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Human Rights Protection

Methods and Effectiveness

Edited by Frances Butler

All institutions have human rights responsibilities. Some have been set up with this function and others have had human rights principles thrust upon them. This book explores how different institutions, from state entities, national human rights commissions and the judiciary, to the United Nations agencies and international courts, have engaged in human rights protection. There is analysis of their evolution in this role and the methods that they use.

Northern Ireland and Bosnia & Herzegovina are illustrative of what can happen to human rights when societies are in conflict. Other chapters consider the development of international criminal law, the trouble with treaties, and the increasing pressure on corporations to demonstrate social responsibility. There is plenty of evidence that human rights protection is as important as ever and this book looks at what is required to achieve this effectively.

The British Institute of Human Rights aims to further the protection of human rights through education and research. It is a charity based at King's College London.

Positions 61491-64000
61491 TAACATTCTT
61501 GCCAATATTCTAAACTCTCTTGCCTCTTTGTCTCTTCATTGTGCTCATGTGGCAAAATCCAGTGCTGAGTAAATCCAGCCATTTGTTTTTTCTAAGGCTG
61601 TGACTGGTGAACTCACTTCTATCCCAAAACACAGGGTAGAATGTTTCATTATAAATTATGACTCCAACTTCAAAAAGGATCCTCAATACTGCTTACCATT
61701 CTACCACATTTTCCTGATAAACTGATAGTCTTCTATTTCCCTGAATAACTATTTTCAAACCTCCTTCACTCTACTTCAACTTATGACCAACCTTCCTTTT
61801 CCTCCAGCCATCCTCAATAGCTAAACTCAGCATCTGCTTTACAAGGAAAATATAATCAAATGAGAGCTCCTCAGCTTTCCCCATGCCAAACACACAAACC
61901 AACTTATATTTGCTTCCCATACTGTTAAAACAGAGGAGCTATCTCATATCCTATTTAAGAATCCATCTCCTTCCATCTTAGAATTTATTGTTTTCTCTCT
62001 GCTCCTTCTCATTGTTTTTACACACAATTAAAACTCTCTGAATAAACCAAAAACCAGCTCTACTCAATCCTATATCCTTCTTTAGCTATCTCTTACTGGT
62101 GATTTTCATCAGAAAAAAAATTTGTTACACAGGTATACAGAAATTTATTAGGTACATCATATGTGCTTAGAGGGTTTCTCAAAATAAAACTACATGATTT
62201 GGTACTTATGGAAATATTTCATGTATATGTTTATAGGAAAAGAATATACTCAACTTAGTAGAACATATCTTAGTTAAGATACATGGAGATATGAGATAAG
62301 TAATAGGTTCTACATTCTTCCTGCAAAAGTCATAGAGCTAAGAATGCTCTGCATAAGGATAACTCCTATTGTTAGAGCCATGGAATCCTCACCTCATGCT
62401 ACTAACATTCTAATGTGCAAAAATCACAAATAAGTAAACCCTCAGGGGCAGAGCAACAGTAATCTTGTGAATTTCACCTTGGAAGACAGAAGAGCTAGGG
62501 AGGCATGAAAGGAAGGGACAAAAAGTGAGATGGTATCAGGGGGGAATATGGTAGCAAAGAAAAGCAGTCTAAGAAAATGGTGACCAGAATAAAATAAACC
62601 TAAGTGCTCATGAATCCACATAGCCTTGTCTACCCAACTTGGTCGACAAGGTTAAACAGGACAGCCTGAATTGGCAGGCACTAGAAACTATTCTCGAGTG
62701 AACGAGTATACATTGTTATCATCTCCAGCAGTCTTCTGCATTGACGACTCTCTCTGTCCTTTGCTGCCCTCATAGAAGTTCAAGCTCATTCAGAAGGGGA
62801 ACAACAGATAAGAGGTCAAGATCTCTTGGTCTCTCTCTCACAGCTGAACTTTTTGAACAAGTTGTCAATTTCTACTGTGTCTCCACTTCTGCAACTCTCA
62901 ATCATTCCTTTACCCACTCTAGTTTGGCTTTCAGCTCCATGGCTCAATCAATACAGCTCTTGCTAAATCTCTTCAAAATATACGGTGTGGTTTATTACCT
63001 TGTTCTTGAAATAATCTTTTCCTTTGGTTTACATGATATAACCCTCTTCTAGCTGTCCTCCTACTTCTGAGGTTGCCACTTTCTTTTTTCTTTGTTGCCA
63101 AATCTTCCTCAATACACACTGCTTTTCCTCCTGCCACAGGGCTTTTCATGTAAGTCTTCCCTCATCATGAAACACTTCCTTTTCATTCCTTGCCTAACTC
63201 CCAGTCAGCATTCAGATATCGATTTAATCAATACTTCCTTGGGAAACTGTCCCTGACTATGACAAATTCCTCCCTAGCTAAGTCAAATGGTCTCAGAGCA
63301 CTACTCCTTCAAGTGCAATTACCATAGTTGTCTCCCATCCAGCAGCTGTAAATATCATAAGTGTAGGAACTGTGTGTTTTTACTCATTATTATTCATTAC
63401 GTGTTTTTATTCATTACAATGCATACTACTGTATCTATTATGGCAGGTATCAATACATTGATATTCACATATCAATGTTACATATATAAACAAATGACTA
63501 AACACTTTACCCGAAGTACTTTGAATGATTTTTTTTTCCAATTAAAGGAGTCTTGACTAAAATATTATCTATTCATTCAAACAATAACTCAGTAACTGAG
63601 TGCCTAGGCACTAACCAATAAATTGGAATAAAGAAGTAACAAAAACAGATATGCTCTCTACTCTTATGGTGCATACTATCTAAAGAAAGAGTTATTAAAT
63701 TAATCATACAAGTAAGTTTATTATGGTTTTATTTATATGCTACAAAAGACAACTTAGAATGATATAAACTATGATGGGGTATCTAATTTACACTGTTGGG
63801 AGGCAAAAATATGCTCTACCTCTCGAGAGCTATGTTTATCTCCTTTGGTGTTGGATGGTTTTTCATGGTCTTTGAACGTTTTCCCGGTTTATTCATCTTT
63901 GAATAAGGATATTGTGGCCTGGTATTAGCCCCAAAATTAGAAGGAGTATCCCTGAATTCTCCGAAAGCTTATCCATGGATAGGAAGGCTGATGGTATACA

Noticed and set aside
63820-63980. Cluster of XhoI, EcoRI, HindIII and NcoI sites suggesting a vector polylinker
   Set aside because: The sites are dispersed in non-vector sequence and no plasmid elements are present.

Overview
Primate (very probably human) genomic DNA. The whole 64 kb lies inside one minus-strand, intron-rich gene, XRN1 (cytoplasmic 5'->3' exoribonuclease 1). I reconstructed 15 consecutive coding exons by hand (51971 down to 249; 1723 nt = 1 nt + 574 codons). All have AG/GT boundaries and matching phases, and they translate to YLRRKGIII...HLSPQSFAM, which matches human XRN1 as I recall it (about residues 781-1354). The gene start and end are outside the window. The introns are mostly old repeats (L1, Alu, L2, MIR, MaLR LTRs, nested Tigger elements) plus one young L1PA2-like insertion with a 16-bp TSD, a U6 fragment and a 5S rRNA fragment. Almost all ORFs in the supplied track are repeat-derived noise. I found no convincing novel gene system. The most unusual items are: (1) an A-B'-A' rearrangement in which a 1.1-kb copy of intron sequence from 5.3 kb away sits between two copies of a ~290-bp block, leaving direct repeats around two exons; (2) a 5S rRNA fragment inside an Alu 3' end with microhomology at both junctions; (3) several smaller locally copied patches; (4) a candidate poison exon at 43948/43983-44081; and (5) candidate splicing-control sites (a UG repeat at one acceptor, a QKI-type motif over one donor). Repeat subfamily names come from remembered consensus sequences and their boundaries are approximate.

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Edited by Frances Butler

The British Institute of Human Rights has long argued the case for incorporation of the European Convention of Human Rights into UK law. But how does the Human Rights Act achieve this and what changes will it make to the legal, social and political landscape?
This book analyses the historical and political imperatives behind the new human rights legislation and provides a detailed examination of the interpretative record of the judiciary so far. The mechanics of implementation of the Act are explored in detail: who has rights, who has responsibilities and how these are enforced. There is in-depth analysis of three specific areas affected by the new legislation: criminal justice, equality and employment, and disputes within families.
In each case, the potential in the Human Rights Act, assisted by Strasbourg decisions and other international jurisprudence, is tested against the prevailing position under domestic law. Finally, there is reflection on the UK's other international human rights commitments and scrutiny of governmental compliance with them. With contributions from leading human rights lawyers, jurists and thinkers, this book deconstructs the Human Rights Act and explains its meaning and significance.